Nebraska 53
South Dakota 0

Sept. 22, 1962 • Memorial Stadium, Lincoln

1 2 3 4 T
South Dakota 0 0 0 0 0
Nebraska 6 13 20 14 53

Huskers frolic, but ... how good are they?


Presenting Prof. Robert Devaney ... Director of Football Strategy. Left photo: Devaney and Dennis Claridge ... pondering. Center photo: It's just a simple case of Devaney ... pleading. Right photo: Mike Corgan, left, John Melton and Devaney ... plotting. THE WORLD-HERALD


LINCOLN — Nebraska lived up to Bob Devaney's promise of a full-throttle offense Saturday, beating woefully undermanned South Dakota University, 53-0, in the new coach's debut.

It was apparent to the crowd of 27 thousand that Nebraska's fattest point production in 17 years was, in itself, of no great significance.

But the rooters were delighted by the methods used in achieving victory.

The Cornhuskers came out shooting, and completed 11 of 17 passes for 142 yards before mercifully holstering their biggest guns.

They introduced two new halfbacks with exciting speed — Dave Theisen and Kent McCloughan. They exhibited three quarterbacks with aerial ability — Denny Claridge, John Faiman and Doug Tucker.

Defensively, they held South Dakota without a first down until midway in the third quarter — when the score had already mounted to 32-0.

But the victims were so completely overwhlemed — Nebraska used more backs than South Dakota had linesmen in suit — that there was little indication of what can be expected in this week's test at Michigan.

Nebraska hadn't run up as many points since Potsy Clark's team of 1945 defeated the same school by the same score.

Saturday's rout started slowly enough.

There was only a single touchdown in the opening quarter. It came on a 78-yard sweep originated by the first team and fulfilled by the No. 2 unit.

The pay-off was a fourth-down play, with quarterback Faiman of Omaha pitching to Larry Tomlinson of O'Neill for 20 yards.

Tomlinson, a 6-1 junior end, took the ball a couple of strides from the goal line and easily outmanuvered defender Denny Hanson.

Faiman, used only four minutes last season, connected on three other passes for a total of 55 yards and two touchdowns.

The second score this day, however, was engineered by first-team quarterback Claridge. Nine and five-yard sprints by Riudy Johnson and a Claridge-Theisen pass for four helped set the stage for Claridge's long-striding gallop to the end zone from the 15.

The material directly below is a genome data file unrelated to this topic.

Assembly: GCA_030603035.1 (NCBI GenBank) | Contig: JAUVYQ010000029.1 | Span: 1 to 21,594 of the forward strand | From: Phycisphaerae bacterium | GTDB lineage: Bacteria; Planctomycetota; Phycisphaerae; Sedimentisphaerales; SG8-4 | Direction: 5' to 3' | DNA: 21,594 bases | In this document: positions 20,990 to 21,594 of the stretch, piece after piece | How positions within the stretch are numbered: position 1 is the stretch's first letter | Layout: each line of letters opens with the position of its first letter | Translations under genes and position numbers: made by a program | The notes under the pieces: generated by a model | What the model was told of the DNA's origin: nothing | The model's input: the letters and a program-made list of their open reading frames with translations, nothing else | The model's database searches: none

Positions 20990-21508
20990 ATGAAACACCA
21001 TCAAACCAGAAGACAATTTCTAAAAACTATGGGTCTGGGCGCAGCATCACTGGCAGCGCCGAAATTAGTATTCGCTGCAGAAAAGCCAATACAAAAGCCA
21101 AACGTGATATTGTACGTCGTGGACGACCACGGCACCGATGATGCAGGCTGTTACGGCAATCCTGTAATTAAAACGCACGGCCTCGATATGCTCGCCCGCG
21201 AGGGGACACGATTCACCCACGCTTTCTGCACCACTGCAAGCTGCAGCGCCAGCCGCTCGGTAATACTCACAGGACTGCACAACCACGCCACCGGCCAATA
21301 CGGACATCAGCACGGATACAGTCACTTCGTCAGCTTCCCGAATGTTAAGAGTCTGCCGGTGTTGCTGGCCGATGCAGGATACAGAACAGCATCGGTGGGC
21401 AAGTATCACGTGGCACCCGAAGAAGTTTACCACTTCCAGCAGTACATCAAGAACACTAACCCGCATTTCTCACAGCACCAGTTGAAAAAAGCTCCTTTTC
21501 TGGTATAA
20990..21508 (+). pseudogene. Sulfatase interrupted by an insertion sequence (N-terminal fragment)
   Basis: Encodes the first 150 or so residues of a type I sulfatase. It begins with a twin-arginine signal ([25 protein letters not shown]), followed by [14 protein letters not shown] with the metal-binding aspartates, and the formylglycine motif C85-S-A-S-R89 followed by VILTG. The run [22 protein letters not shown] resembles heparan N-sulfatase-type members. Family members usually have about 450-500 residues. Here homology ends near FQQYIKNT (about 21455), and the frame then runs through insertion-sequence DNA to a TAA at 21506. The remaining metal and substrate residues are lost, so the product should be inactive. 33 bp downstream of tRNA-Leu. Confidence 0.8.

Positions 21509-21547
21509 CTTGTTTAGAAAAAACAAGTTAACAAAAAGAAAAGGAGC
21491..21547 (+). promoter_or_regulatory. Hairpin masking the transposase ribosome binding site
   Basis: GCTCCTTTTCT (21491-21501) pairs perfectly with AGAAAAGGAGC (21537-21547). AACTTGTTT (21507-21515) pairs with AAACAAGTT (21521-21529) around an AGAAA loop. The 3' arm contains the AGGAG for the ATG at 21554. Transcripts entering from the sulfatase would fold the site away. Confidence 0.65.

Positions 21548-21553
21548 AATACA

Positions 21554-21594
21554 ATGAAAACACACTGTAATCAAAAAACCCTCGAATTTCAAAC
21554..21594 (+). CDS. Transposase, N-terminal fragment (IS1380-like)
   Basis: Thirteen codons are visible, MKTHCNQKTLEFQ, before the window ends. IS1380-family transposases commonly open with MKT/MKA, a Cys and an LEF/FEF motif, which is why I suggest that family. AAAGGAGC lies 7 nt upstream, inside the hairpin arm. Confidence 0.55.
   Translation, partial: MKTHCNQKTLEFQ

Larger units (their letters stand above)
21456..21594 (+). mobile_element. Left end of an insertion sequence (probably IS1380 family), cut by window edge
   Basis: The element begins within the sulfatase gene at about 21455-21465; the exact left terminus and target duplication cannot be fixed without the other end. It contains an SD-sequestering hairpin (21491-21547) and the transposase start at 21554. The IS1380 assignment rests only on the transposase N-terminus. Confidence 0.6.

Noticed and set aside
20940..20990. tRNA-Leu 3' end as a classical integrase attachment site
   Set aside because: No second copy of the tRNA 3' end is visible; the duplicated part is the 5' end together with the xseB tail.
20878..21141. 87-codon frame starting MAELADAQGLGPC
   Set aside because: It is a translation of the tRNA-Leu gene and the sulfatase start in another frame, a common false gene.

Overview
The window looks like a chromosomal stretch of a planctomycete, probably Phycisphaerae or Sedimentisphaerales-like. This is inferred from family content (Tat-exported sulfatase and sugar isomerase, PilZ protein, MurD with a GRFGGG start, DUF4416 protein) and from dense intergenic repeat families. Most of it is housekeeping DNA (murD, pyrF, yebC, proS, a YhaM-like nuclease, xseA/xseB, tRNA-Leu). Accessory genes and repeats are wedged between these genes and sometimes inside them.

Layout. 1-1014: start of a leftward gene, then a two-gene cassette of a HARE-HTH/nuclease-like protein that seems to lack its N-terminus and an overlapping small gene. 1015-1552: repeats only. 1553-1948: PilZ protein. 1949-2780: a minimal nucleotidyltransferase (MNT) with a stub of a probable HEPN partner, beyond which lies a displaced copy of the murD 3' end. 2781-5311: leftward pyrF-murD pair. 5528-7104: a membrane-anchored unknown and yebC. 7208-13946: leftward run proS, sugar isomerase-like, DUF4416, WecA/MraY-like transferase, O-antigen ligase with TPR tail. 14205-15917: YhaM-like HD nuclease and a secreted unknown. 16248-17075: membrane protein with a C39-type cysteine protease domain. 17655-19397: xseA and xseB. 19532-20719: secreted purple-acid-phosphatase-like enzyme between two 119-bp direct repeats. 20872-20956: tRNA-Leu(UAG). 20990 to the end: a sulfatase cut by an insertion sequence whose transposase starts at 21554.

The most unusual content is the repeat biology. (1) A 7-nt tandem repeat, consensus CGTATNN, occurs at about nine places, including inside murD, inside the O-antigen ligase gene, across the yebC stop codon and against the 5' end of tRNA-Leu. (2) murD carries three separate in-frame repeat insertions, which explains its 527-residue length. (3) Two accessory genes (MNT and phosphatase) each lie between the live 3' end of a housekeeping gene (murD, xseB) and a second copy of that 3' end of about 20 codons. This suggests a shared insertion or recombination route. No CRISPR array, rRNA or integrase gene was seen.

This raised the count to a modest 12-0 midway in the second period.

A fumble by rookie Willie Paschall cost Nebraska possession on its next opportunity following a thrust to the South Dakota three. Still in the second period, Theisen found McCloughan with a running pass for 14 yards, McCloughan raced wide to his left for 17 and fullback Joe McNulty barged over from the two for the third score.

When burly Jim Baffico, the former junior college All-American, kicked the conversion, Nebraska had its halftime advantage of 19-0.

The visitors had lost some of their stamina but none of their grit at this point.

On the second play of the second half, Sodak quarterback Dick Walsh fired what appeared to be a sharp pass to fullback Ken Janvrin.

However, Theisen breezed into the picture at just the proper split second, leaped for the ball and came down running. The tall transfer student from Marquette kept kicking up his heels until he had covered the 27 yards required for a touchdown.

Just a couple of minutes later, Theisen gave another breath-taking demonstration of speed and maneuverability.

He grabbed Hanson's punt on the Nebraska 43, skipped to the sideline as blocker Dick Callahan erased Mamon Keys and raced all the way to the South Dakota 27, where he was squeezed out of bounds by Walsh.

Letterman halfback Willie Ross went over from the 15 on a sprint wide around right end three players later.

Nebraska was offside, however, shoving the ball back to the 20.

This time McCloughan, the sophomore from Broken Bow, fielded a lateral from Claridge and scooted all the way round the opposite flank.

Several good line bucks by fullback Gene Young and a seven-yard keeper by Faimon put the ball on the Sodak 14 with a couple of minutes remaining in the third quarter.

Under a heavy rush, Faiman fired a perfect pass to sophomore John Vujevich alone in the end zone.

Early in the fourth period, McNulty, the rookie from Wymore, contributed rushes of eight, seven and six yards to a scoring push of 54 yards. Paschall's offering was a 23-yard trip around left end.

With the goal line two yards away, Tucker got across on two straight keepers.

The final touchdown — with nine minutes to go — covered less than a yard and was the pleasure of veteran fullback Noel Martin.

It followed two outstanding pass plays — Tucker to end Curtis-Bryan for 29 yards and Tucker to Martin for 14.

Although there was little opportunity to cheer the underdog, the crowd departed with great admiration for South Dakota halfback Dick Scott.

The 5-5, 151-pound junior from Watertown produced 73 yards on 16 carries. One brilliant effort covered 25.

Scott was symbolic of a dogged but hopeless resistance.

Attendance
26,953


More coverage

World-Herald post-game coverage (PDF)

Box score (PDF)


Game stats

Opp NU
Penalty yards 65
Rush yards 89 313
Rush attempts 42 42
Yards per carry 2.1 7.5
Pass yards 14 142
Comp.-Att.-Int. 4-8-1 11-17-0
Yards/Att. 1.8 8.4
Yards/Comp. 3.5 12.9
Fumbles 0 3

Series history

Nebraska is 14-1 all-time against South Dakota.

See all games »


1962 season (9-2)

South Dakota Sept. 22
Michigan Sept. 29
Iowa State Oct. 6
North Carolina State Oct. 13
Kansas State Oct. 20
Colorado Oct. 27
Missouri Nov. 3
Kansas Nov. 10
Oklahoma State Nov. 17
Oklahoma Nov. 24
Miami (FL) Dec. 15

This day in history

Nebraska has played 9 games on Sept. 22. See them all »

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